On the other hand, stiffer, heavier backpacking boots designed to provide extra support when carrying a heavy load, may require a break in period. These can cause blisters and foot pain at first, so take a few walks and short hikes in them to soften the material before you hit the trail for any longer hikes. You can even wear them around your house or when you’re outside doing yard work.

4. Keep your Feet Dry

Most people’s feet sweat when they are hiking. As I mentioned, a quality pair of wool socks will be more breathable than other materials and will keep your feet feeling relatively dry. If you are an extra sweaty person, you can try foot powder to absorb moisture, and you can take your shoes off during your snack breaks to allow your feet to breathe.

If you have to hike through a river or it’s raining out, whether you have waterproof or non-waterproof boots can make a big difference in how dry your feet stay too. If your boots are waterproof, try to avoid walking through water deeper than the cuff of your boot. If water spills in the top, waterproof boots will not dry out. In this situation, pull over, take off your boots, and pour out any water so it’s not sloshing around.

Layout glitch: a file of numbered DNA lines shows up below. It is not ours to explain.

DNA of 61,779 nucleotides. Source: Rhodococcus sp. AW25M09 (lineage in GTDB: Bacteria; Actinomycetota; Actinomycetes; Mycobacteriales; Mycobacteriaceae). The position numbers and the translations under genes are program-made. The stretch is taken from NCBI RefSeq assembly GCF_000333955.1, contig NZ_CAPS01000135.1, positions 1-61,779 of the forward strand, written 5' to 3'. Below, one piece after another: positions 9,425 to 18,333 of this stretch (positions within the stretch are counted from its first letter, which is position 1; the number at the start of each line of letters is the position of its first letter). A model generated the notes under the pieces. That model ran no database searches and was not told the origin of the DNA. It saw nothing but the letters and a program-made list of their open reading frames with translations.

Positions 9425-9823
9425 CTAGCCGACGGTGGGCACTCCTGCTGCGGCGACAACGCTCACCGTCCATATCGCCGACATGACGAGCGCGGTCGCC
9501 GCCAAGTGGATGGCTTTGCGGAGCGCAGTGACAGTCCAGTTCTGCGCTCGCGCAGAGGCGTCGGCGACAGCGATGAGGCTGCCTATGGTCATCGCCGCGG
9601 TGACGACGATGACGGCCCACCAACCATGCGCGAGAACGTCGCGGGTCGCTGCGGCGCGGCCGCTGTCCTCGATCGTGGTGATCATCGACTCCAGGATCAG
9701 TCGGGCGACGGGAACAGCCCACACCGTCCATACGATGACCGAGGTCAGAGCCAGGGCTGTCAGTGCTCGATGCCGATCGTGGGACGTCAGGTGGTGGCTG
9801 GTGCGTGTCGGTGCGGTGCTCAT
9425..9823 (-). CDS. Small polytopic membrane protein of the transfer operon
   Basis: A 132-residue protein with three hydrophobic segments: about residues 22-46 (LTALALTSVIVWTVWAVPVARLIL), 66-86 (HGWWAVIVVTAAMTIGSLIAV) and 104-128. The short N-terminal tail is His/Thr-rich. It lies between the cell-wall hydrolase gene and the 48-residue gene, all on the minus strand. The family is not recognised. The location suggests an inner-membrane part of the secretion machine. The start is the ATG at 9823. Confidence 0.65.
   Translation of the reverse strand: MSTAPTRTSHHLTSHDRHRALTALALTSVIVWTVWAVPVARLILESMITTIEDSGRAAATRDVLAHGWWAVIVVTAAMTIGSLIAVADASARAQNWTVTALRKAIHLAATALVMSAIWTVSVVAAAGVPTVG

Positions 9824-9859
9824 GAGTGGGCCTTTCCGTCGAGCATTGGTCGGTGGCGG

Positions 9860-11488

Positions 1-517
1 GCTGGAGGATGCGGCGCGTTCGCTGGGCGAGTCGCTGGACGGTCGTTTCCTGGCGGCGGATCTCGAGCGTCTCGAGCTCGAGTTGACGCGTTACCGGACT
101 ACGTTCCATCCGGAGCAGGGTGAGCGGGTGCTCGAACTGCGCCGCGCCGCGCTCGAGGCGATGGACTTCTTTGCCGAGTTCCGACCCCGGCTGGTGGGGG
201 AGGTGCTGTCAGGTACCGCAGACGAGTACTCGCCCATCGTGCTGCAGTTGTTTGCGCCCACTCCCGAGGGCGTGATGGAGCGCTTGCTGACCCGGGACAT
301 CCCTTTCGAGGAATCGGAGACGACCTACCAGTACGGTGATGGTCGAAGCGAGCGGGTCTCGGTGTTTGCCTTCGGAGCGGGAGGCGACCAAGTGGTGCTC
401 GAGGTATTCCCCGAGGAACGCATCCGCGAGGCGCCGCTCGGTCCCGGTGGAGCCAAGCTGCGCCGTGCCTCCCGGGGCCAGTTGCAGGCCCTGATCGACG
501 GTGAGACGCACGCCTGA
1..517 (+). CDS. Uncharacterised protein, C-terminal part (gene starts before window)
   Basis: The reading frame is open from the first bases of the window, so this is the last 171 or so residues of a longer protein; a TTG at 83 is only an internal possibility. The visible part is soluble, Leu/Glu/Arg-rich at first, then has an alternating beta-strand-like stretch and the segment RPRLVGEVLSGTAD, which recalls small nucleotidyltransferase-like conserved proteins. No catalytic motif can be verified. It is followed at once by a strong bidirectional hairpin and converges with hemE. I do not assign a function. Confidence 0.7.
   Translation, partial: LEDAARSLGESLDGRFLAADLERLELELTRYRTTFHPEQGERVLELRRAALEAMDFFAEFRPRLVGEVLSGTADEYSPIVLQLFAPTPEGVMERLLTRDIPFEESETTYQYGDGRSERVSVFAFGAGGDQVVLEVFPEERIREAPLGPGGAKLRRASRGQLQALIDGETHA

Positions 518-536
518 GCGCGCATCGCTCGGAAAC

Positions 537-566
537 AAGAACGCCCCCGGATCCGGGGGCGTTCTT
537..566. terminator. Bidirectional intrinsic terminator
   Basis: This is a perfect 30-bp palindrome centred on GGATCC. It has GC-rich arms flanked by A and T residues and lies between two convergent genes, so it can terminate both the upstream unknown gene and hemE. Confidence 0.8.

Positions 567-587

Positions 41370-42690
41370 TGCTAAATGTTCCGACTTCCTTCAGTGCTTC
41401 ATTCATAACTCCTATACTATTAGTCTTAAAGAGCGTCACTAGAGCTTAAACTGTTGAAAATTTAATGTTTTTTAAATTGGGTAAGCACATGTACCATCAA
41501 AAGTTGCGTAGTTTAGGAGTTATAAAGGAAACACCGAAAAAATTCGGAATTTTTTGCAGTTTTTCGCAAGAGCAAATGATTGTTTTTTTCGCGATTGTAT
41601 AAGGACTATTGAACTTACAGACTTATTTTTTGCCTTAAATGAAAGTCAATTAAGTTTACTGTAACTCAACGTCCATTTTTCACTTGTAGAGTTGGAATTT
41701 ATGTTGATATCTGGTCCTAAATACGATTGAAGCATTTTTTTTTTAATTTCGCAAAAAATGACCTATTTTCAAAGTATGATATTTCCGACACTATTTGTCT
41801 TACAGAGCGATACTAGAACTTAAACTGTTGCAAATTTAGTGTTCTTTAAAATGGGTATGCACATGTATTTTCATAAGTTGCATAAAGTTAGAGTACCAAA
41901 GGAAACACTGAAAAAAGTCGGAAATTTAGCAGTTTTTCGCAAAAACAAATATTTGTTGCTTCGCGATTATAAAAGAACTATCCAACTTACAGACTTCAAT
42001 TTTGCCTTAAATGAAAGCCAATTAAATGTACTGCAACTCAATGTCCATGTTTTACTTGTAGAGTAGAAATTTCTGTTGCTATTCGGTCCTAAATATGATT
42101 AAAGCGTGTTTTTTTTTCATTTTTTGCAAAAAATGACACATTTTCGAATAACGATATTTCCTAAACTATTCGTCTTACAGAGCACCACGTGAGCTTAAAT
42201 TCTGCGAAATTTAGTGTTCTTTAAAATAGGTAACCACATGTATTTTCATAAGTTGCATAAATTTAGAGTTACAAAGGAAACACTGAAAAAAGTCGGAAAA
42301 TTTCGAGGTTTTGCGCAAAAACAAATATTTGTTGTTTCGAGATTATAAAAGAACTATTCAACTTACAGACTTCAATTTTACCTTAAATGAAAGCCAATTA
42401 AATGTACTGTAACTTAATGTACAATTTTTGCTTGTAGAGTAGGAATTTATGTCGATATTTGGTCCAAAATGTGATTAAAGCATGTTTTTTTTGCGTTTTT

Should your hiking boots be waterproof? Learn the difference between waterproof vs non-waterproof hiking boots and which ones you need.

If you’re wearing non-waterproof boots or shoes, you’ll want to avoid walking through puddles as water will soak in through the sides. The good thing about non-waterproof boots is that they will dry out more quickly, however.

If you’re hiking multiple days in a row, do your best to dry out your boots at night. You can place them near to the campfire. Just don’t put them too close or they might melt (which I know from experience).

Another great tip from long-distance thru-hikers is to change your socks 1-2 times per day on a multi-day hike and attach the damp pair to the outside of your bag to ensure you always have a dry pair.

5. Give Your Toes Some Extra TLC